|US6585399||Sep 5, 2002||Jul 1, 2003||Code 3, Inc.||Vehicular warning light having a dichroic element|
|US6595669||Nov 9, 2001||Jul 22, 2003||Code 3, Inc.||Vehicular warning light having less apparent color when not energized|
|US6796682||Oct 14, 2002||Sep 28, 2004||Genlyte Thomas Group Llc||Intra-lens color and dimming apparatus|
|US7226188||Nov 19, 2004||Jun 5, 2007||Whiterock Design, Llc||Stage lighting methods and apparatus|
|US7331692 *||Apr 23, 2003||Feb 19, 2008||Bruno Baiardi||Light beam projector with filter set rotating on its own axis|
|US7452105||Feb 3, 2006||Nov 18, 2008||Whiterock Design, Llc||Optical system for a wash light|
|US7537360||Dec 21, 2006||May 26, 2009||Coemar S.P.A.||Color changer particularly for spotlights and the like|
|US7901089||Apr 30, 2007||Mar 8, 2011||Whiterock Design, Llc||Optical system with array light source|
|US8282245||Apr 30, 2007||Oct 9, 2012||Whiterock Design, Llc||Stage lighting methods and apparatus|
|US9429300 *||Jul 30, 2014||Aug 30, 2016||The Boeing Company||Method and apparatus for selective filtering of an illumination device|
|US20030218881 *||Mar 21, 2003||Nov 27, 2003||Claus Hansen||Lighting apparatus|
|US20050117348 *||Apr 23, 2003||Jun 2, 2005||Bruno Baiardi||Light beam projector with filter set rotating on its own axis|
|US20060007686 *||Nov 19, 2004||Jan 12, 2006||Whiterock Design, Llc||Stage lighting methods and apparatus|
|US20060176696 *||Feb 3, 2006||Aug 10, 2006||Whiterock Design, Llc||Optical system for a wash light|
|US20070211468 *||Dec 21, 2006||Sep 13, 2007||Coemar S.P.A.||Color changer particularly for spotlights and the like|
|US20070268700 *||Apr 30, 2007||Nov 22, 2007||Whiterock Design, Llc||Optical system with array light source|
|US20070285925 *||Apr 30, 2007||Dec 13, 2007||Hough Thomas A||Stage lighting methods and apparatus|
|US20100246183 *||Mar 30, 2010||Sep 30, 2010||Robe Lighting S.R.O.||Automated luminaire iris|
|US20140340905 *||Jul 30, 2014||Nov 20, 2014||The Boeing Company||Method and Apparatus for Selective Filtering of an Illumination Device|
|CN101033831B||Dec 30, 2006||Feb 9, 2011||考伊马股份公司||Color changer particularly for spotlights and the like|
|DE19829256A1 *||Jun 30, 1998||Jan 27, 2000||Armin Hopp||Filter module for illumination instrument with hollow section and optic elements which in the hollow section are respectively rotationally about rotational axis vertical|
|DE19829256B4 *||Jun 30, 1998||Feb 5, 2004||Dirk Bertelmann||Filtermodul|
|EP0774616A2||Nov 15, 1996||May 21, 1997||Vari-Lite, Inc.||Compact luminaire system|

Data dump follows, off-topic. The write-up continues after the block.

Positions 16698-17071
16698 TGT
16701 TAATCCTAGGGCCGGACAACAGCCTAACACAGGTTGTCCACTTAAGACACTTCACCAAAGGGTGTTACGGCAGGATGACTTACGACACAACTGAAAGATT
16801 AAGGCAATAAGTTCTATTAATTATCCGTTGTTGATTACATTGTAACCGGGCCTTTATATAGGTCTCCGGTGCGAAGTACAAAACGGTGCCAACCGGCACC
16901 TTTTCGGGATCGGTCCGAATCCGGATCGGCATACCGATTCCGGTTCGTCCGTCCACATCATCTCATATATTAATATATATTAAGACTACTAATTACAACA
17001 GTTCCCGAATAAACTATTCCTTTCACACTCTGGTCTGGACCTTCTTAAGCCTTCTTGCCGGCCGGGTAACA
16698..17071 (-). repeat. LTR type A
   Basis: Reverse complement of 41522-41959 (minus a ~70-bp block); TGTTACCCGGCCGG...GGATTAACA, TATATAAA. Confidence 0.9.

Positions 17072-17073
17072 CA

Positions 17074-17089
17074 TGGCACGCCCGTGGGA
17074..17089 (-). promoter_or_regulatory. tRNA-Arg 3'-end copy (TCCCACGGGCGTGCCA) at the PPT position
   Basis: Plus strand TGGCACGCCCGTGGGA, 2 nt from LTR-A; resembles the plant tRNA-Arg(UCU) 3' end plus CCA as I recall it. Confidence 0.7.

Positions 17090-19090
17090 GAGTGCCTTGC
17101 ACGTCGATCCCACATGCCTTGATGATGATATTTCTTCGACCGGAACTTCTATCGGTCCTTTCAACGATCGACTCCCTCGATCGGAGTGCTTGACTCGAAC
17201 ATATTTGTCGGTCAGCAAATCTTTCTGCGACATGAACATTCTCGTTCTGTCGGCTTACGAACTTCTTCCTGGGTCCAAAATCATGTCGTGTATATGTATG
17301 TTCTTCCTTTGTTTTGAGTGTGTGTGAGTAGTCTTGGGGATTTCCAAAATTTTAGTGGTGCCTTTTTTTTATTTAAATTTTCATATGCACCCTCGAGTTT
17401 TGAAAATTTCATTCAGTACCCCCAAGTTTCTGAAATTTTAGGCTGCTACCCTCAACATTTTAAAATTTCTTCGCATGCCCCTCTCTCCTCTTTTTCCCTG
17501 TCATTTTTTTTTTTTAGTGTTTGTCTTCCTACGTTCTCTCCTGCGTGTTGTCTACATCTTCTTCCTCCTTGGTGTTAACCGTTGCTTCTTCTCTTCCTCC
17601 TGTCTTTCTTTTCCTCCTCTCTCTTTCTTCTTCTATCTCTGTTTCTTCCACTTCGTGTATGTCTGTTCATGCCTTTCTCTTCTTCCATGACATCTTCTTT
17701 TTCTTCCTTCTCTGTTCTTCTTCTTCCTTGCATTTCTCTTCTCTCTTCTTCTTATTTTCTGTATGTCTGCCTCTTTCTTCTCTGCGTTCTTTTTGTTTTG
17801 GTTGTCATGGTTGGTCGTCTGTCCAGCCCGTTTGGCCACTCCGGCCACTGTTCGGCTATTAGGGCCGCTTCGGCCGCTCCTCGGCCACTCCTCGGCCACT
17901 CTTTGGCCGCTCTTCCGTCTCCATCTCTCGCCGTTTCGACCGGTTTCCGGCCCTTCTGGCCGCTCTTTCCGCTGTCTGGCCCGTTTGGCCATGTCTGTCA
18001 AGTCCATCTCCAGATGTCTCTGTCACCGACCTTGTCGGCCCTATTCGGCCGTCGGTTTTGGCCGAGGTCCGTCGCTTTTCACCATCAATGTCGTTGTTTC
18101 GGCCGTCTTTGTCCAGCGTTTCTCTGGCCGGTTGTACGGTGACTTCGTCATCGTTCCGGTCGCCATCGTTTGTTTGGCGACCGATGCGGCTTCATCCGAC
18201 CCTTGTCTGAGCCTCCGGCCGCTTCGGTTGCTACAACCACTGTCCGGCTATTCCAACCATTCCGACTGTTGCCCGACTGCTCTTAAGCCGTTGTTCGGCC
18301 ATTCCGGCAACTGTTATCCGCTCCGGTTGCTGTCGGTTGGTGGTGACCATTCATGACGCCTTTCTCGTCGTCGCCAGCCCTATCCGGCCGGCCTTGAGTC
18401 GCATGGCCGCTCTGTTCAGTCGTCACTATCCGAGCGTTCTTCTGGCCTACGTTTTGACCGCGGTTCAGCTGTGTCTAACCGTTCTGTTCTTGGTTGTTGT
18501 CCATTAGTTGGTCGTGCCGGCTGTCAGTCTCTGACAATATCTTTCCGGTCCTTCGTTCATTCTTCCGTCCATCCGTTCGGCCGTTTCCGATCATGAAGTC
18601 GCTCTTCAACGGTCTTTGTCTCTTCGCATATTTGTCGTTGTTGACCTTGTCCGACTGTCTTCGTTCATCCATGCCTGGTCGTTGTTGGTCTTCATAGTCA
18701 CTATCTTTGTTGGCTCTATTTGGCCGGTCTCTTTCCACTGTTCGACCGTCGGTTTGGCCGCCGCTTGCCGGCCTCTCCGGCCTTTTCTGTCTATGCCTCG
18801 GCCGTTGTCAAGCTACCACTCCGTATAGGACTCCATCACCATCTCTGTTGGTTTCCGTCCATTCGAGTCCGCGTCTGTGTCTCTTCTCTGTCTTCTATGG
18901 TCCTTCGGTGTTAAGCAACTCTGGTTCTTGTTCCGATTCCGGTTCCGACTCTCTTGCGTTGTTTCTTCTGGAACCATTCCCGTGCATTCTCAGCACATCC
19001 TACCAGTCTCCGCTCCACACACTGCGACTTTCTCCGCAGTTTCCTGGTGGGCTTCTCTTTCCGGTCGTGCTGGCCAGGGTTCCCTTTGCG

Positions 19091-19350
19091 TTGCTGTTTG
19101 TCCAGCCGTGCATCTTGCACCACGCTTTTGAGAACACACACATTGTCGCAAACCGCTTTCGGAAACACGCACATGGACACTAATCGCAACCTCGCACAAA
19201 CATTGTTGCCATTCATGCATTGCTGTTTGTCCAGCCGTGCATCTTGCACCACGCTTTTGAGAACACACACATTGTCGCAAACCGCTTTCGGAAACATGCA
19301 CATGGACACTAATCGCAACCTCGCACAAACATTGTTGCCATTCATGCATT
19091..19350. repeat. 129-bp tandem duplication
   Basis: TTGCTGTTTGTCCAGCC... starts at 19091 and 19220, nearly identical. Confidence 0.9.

|EP0774616A3 *||Nov 15, 1996||Mar 25, 1998||Vari-Lite, Inc.||Compact luminaire system|
|EP0965788A2||Jun 15, 1999||Dec 22, 1999||Brian Edward Richardson||Color filter module for projected light|
|EP1832807A1 *||Nov 23, 2006||Sep 12, 2007||COEMAR S.p.A.||Colour changer for spotlights|
|U.S. Classification||362/293, 362/281, 362/283|
|International Classification||G02B26/00, F21V9/10, F21S10/02, F21S8/00, F21S10/00, F21S2/00, F16H1/16|
|Cooperative Classification||F21S10/02, F21W2131/406, F21V9/10|
|European Classification||F21S10/02, F21V9/10|
|Feb 10, 1992||AS||Assignment|
Owner name: VARI-LITE, INC., TEXAS
Free format text: ASSIGNMENT OF ASSIGNORS INTEREST.;ASSIGNORS:BORNHORST, JAMES M.;STACY, TIMOTHY D.;REEL/FRAME:006008/0876
Effective date: 19920129
|Apr 5, 1994||AS||Assignment|
Owner name: BROWN BROTHERS HARRIMAN & CO., NEW YORK
Free format text: SECURITY INTEREST;ASSIGNOR:VARI-LITE, INC.;REEL/FRAME:006928/0412
Effective date: 19940331
|Jul 29, 1996||FPAY||Fee payment|
Year of fee payment: 4
|Nov 19, 1998||AS||Assignment|
Owner name: VARI-LITE, INC., TEXAS
Free format text: SECURITY AGREEMENT;ASSIGNOR:BROWN BROTHER HARRIMAN & CO.;REEL/FRAME:009605/0009
Effective date: 19980120
|Jan 29, 1999||AS||Assignment|
Owner name: SUNTRUST BANK, ATLANTA, GEORGIA
Free format text: SECURITY INTEREST;ASSIGNOR:WARI-LITE, INC.;REEL/FRAME:009703/0046
Effective date: 19981130
|Aug 15, 2000||FPAY||Fee payment|
Year of fee payment: 8
|Jan 16, 2001||AS||Assignment|
Owner name: VARI-LITE, INC., TEXAS
Free format text: RELEASE AND REASSIGNMENT OF SECURITY INTEREST;ASSIGNOR:SUN TRUST BANK;REEL/FRAME:011425/0480
Effective date: 20001229
|Mar 26, 2001||AS||Assignment|
Owner name: VARI-LITE, INC., TEXAS
Free format text: RELEASE OF SECURITY AGREEMENT;ASSIGNOR:SUNTRUST BANK, ATLANTA;REEL/FRAME:011658/0738
Effective date: 20001229
|Nov 27, 2001||AS||Assignment|
Owner name: FIRSTAR BANK, NATIONAL ASSOCATION, OHIO
Free format text: SECURITY INTEREST;ASSIGNOR:VARI-LITE, INC.;REEL/FRAME:012273/0911
Effective date: 20001229
|Dec 2, 2002||AS||Assignment|
Owner name: VARI-LITE, INC., TEXAS
Free format text: SECURITY INTEREST;ASSIGNOR:U.S. BANK NATIONAL ASSOCIATION, F/K/A FIRSTAR BANK, NATIONAL ASSOCIATION;REEL/FRAME:013484/0966
Effective date: 20021118
|Aug 8, 2004||FPAY||Fee payment|
Year of fee payment: 12